Honeymoon Island State Park is home to osprey, royal tern and more than 260 other species of birds. But did you know that decades ago, another type flocked to its sugar-white sands?
They were lovebirds - those starry-eyed creatures that travel in pairs and mate for life (that's the plan anyway).
From March 1940 to December 1941, just before World War II, the 4-mile-long island was visited by about 250 newlywed couples from around the nation.
They stayed in tiny thatched shacks, fished, played cards, danced, made love and had the time of their lives.
Now the story of "Honeymoon Isle: Paradise Dreamland" has come to the Dunedin Historical Museum. The exhibit, which celebrates the 65th anniversary of the last group of honeymooners, runs through Jan. 15, 2008.
"For this period of time, Honeymoon Isle was a national sensation," said Vinnie Luisi, executive director of the museum. "Couples wrote letters to try and win a free vacation. The only thing they had to bring was their own bed linens."
In 1938, Clinton Washburn bought "Hog Island" for $25,000, thinking he would turn around and make a handsome profit.
His asking price was $150,000, but there were no takers; he needed a good promotional idea.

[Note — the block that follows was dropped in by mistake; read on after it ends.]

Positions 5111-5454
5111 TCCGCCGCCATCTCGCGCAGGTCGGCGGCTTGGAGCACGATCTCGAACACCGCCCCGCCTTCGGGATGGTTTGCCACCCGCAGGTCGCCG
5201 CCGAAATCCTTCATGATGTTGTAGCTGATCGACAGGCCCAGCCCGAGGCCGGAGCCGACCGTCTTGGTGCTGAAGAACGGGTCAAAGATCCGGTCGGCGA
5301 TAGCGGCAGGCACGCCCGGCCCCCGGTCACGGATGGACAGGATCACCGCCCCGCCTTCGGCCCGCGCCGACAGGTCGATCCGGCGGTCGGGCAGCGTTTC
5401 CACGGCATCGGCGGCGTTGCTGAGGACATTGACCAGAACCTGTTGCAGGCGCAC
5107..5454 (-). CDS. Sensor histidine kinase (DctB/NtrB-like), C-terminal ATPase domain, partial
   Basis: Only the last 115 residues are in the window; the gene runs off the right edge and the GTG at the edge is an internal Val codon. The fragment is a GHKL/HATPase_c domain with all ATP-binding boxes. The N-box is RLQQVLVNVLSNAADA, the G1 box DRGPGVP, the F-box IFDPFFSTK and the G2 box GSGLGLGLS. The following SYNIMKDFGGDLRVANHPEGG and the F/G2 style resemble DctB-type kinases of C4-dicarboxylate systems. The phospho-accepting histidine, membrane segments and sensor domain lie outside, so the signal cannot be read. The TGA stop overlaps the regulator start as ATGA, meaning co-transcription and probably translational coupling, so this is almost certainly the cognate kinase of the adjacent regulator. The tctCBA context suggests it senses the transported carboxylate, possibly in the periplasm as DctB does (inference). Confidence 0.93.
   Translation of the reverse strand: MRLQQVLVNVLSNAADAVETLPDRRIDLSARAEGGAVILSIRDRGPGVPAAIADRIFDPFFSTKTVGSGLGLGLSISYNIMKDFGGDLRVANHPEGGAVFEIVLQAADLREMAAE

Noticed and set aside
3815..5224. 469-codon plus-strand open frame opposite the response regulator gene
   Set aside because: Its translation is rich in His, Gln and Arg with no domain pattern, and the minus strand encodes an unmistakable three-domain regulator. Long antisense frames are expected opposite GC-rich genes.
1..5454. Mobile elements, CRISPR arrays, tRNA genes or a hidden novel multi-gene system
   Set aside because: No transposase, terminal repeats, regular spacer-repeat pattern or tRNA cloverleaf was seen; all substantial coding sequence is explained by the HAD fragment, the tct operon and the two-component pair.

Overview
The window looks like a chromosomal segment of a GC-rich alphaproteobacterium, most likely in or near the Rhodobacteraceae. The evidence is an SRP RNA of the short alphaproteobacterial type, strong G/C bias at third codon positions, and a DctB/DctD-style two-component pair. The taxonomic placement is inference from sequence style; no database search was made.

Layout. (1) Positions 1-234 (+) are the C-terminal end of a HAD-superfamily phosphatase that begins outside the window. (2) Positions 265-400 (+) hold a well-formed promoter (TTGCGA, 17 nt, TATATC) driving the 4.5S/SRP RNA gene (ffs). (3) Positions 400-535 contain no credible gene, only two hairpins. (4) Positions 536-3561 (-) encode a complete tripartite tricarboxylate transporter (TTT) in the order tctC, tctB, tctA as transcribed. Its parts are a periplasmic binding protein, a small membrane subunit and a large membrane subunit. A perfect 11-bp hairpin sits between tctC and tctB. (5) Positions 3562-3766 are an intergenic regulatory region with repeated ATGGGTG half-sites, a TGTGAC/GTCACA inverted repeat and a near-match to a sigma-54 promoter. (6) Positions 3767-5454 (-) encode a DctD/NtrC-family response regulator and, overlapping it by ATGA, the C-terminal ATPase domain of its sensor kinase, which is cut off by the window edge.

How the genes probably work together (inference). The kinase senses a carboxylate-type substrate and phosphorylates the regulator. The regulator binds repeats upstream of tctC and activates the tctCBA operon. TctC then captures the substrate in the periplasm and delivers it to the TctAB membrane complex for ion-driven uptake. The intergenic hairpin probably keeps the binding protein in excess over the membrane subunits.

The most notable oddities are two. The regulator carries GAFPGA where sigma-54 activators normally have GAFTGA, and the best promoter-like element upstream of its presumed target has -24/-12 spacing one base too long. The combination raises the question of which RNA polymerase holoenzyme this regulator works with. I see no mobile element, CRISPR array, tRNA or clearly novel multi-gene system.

One day, as Washburn was lunching with an editor from LIFE magazine, the two dreamed up the idea of giving away vacations in this tropical paradise. The editor agreed to promote the idea in his publication. Soon Washburn was besieged by requests.
The exhibit features photographs and artifacts from this charming, innocent era, as well as LIFE magazine articles, vintage home movies and Paramount newsreels. A replica grass shack features a tiny table for two, letters to home from honeymooners, an oil lamp, a propane stove for cooking - even a box of pancake flour.
"We've been preparing for this exhibit for seven years," said museum director Luisi. "You're not going to see these materials or artifacts anywhere else."
Terri Bryce Reeves can be reached at email@example.com.
If you go
'Honeymoon Isle: Paradise Dreamland'
Where: Dunedin Historical Museum, 349 Main St., next to the Pinellas Trail
When: Through Jan. 15; 10 a.m. to 4 p.m. Tuesday through Saturday. Closed Sunday and Monday.
Cost: Suggested donation of $2
Information: (727) 736-1176